CalArts LatinFest kicks off second year with Brazilian drumming and salsa

The second CalArts LatinFest kicked off with a salsa band and dancing at the Westfield Valencia patio. Matt Fernandez/The Signal.

Crowds gathered on the patio of the Westfield Valencia mall early Sunday afternoon to enjoy a Brazilian drum parade, salsa music and dancing as California Institute of the Arts (CalArts) kicked off its second LatinFest.

Pablo Leñero has been part of festival’s student-run executive committee for both years the event has run and said that it arose from a need to highlight Latin American art and students. The festival features traditional Latin American art created by both Latin American non-Latin American students as well as a variety of more contemporary art pieces.

“We wanted a place where all this art could promote intersectionality,” Leñero said. “The school has a world music program that highlights art from India, Bali and Indonesia but not so much from Latin America despite the large Latinx student population at the school and the proximity of Latin America to the school compared to the other countries.”

Last year, the festival was much smaller with the goal to “see what happens and have fun” to a larger and better established event, according to Leñero. The weeklong festival has increased from 20 to 30 events and will feature more than 80 participating artists, up from the previous 35. This year, the festival will feature free concerts, dancing classes, art installations and galleries, food, film screenings and a fashion show.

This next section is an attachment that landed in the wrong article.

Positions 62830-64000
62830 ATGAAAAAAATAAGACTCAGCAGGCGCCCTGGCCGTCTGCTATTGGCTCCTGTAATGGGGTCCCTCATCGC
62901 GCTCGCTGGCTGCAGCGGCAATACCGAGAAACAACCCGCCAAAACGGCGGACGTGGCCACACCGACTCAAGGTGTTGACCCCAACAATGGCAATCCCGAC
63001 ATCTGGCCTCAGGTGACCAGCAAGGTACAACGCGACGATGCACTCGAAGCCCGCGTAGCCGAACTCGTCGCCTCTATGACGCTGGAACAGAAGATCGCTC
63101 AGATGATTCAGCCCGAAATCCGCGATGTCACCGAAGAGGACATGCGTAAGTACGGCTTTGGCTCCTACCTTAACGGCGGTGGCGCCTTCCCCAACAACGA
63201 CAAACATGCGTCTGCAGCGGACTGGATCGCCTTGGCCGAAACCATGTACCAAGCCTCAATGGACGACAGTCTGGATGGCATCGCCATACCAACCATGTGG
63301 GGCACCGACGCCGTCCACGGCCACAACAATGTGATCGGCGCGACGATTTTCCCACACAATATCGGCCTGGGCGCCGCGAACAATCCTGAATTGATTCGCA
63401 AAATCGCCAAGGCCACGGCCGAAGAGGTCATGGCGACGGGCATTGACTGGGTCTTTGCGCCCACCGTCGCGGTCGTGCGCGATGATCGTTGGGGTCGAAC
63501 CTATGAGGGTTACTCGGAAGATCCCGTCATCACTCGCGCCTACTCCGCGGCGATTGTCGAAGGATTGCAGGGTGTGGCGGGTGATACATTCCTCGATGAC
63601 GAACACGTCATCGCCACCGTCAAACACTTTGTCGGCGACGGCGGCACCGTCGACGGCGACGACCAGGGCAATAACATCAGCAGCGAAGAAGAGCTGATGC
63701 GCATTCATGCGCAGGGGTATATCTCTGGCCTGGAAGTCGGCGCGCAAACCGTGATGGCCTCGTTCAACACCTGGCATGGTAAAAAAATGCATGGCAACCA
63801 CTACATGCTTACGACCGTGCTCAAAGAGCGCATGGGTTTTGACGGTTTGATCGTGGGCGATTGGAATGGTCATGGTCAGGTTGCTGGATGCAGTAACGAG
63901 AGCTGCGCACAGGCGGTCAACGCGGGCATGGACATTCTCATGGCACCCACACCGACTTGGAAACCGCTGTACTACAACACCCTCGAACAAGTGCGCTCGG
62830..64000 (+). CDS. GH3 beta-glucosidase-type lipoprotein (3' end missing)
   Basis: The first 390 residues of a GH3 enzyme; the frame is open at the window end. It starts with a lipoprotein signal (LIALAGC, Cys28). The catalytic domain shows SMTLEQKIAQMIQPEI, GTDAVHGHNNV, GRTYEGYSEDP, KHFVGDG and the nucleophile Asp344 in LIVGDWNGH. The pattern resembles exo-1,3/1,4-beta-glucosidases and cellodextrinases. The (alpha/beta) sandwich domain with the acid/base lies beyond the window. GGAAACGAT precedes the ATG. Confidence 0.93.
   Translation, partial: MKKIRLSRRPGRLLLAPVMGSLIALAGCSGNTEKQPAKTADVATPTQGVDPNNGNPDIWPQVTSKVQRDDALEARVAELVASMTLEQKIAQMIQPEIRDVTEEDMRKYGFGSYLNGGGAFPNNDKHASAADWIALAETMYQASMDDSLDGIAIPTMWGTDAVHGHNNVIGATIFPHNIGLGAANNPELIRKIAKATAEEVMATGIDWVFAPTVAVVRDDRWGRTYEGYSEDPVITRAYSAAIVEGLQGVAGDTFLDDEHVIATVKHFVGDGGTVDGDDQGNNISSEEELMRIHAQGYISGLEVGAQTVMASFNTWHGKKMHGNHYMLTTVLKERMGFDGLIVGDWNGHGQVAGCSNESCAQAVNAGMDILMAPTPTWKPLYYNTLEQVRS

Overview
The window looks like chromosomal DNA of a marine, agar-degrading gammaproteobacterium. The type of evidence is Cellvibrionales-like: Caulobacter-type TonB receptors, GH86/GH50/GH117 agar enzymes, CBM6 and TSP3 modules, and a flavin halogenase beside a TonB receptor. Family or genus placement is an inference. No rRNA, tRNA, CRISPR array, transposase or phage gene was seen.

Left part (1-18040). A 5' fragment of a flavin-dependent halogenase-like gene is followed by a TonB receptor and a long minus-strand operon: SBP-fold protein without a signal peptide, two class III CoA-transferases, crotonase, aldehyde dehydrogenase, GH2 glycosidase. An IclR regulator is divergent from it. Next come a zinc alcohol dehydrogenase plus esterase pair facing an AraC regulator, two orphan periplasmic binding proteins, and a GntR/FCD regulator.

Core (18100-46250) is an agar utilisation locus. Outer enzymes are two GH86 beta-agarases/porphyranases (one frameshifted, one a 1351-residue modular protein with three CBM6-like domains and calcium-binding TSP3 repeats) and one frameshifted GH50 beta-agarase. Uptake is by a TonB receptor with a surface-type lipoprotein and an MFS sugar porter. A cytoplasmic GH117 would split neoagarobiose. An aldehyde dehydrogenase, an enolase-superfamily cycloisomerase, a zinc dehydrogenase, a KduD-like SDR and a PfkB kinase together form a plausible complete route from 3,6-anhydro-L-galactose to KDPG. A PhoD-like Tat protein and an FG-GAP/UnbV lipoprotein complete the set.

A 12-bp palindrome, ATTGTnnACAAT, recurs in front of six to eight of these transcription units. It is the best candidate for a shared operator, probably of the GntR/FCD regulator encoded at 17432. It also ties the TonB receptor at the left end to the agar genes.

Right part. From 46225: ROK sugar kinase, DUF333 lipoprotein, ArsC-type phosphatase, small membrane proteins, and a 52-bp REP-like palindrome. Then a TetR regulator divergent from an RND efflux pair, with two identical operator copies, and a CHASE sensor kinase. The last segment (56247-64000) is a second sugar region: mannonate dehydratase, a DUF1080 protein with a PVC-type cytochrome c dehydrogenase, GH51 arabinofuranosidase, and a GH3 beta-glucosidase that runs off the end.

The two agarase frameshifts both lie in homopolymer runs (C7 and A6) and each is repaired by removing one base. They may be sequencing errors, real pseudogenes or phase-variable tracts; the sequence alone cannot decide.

“Diversity is very important to this arts festival because Latin America is often put into this one box and we wanted to show that we have richly different colors, cultures and aesthetics,” he said. “Exposure is key to this festival and unfortunately we live in a very politically polarized country. We wanted to show that Latin Americans are more than how we are depicted.”

The LatinFest kickoff was a partnership between CalArts, the Westfield mall, the SCV Chamber of Commerce, and the Latin Business Alliance to help engage the community according to Jesse Smith, chief operating officer of CalArts.

“We’re really proud any time we get to celebrate a different culture,” Smith said.  “We’re hoping to have this be a lead into our world arts festival in May. I love how this project is student driven and I hope to see it become an annual tradition.”

Leñero also wants to see the festival become a CalArts and Santa Clarita “institution” and said he is already working to find ways to gain more venues and expand next year’s festival even larger.

“The support of CalArts and the community is such a powerful message and we’re very grateful, especially since this is all student-produced,” he said. “As artists this is our practice and passion and we want to make sure that the community is engaged and having as much fun with this as we do. Inclusion is instrumental to diversity and rather than just say ‘look at us,’ we want people to celebrate our culture with us.”

The CalArts LatinFest is free to the public and will run Monday through Friday this week. To learn more about the LatinFest and to access a complete schedule of all the events, visit

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